Minister Denies Community Voices on Late Night Violence

Late on Thursday night, the Minister for Planning recklessly ordered the City to halt community consultation about our plan to strengthen planning controls for licensed venues with a record of violence and poor management. To do this he changed the law, giving him the power to block consultation.

He has directed the City to revoke the recent improvements to our Late Night Trading Development Control Plan by 3 March, one day before the government switches into caretaker mode. If Council does not comply, the Minister can act himself, under the sudden changes he made to the Environment and Planning Assessment Regulation.

Our improvements were small and simple and included allowing police research and data to be used when deciding whether or not to approve extended trading hours. They were strongly supported by the Police Association, Nurses Association and the Australian Medical Association.

This latest action proves the Government's continuing contempt for the people of Sydney and the amenity of inner city residents who live near late night venues. The Minister is only listening to those involved in the liquor industry and is turning a blind eye to violent and antisocial behaviour.

Allowing irresponsible venues which breed anti-social behaviour is the opposite of what you would expect to see in a global city.

We deserve more than a violent, alcohol-fuelled late night culture. We should have a diverse range of night time options and not just beer barns that serve alcohol and provide gambling, offering little else.

Sydney should be a city where you can shop, see an art exhibition, browse in a bookstore, pop into a bar to listen to live music and round it off with supper and a late night movie or show.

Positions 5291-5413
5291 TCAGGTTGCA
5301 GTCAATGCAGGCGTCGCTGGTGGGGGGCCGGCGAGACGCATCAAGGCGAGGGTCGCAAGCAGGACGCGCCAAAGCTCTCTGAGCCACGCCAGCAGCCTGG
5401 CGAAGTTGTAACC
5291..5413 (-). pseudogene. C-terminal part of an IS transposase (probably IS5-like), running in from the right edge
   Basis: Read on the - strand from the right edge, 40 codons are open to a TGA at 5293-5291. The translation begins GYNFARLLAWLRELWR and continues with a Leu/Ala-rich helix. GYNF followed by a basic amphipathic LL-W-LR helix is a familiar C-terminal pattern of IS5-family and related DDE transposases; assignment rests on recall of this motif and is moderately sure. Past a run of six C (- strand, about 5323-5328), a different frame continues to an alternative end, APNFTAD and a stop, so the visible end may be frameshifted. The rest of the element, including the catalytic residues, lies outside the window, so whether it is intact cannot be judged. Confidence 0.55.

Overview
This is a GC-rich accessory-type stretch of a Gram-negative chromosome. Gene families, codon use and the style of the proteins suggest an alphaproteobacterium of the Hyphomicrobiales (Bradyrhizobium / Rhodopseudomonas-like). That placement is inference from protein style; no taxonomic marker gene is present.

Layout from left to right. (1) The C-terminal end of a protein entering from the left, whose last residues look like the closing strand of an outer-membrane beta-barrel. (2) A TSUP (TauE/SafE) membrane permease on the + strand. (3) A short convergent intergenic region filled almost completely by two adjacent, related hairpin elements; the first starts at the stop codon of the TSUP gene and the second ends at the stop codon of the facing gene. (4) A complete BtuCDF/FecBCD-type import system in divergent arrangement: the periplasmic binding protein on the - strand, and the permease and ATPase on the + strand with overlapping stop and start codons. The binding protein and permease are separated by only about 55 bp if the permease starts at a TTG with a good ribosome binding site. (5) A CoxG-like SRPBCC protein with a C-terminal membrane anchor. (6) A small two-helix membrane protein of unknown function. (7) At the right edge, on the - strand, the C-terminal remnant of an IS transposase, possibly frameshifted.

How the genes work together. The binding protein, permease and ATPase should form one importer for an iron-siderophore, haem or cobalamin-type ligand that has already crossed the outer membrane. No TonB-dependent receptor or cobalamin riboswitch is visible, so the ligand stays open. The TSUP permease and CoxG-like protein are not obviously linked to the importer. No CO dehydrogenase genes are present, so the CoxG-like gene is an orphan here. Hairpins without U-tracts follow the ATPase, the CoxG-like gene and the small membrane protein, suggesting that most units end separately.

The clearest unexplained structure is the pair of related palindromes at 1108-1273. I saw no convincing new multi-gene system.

Late night culture in Sydney is slowly changing and our reputation is growing as a city with quirky small bars, contemporary dining and vibrant culture. Since I introduced legislation which led to new licensing laws to encourage small bars, more than 35 have opened in the City, with many more in wider Sydney. I have recently given interviews about Sydney's changing night life to the New York's Financial Times and the cult magazine Monocole.

On Monday evening Council supported my call to accelerate work on a coordinated approach to the City's Late Night Economy. We aim to attract a wider range of people into the city centre, not just people who want to drink excessively and provoke violence. Our new approach will cover everything from better transport options and late night shopping and cultural activities, to safer streets, pubs and clubs.

People need to have choices when they head out at night. Having more options - that do not involve alcohol - will create a safer and more balanced late night economy.

Recently, I joined many others at the Art Gallery of NSW which opened until midnight for Chinese New Year celebrations and showed just how successful night trading can be. This summer, the Australian Museum is opening its doors every Tuesday evening for after-hour sessions featuring art, live music, drinks and dancing.

We're also continuing to improve safety for people out late at night with initiatives including hiring late night "Precinct Ambassadors" on George Street, trialling new signs to help people find transport and public toilets and improving the Bayswater Road secure taxi rank in Kings Cross.

We'll continue to work with the Government, venue operators, police, residents, and patrons to balance vibrant night life with residential amenity and safety.

I encourage you to write to the Minister for Planning to tell him what you think about his move to block community consultation on violent and antisocial behaviour on our city streets.

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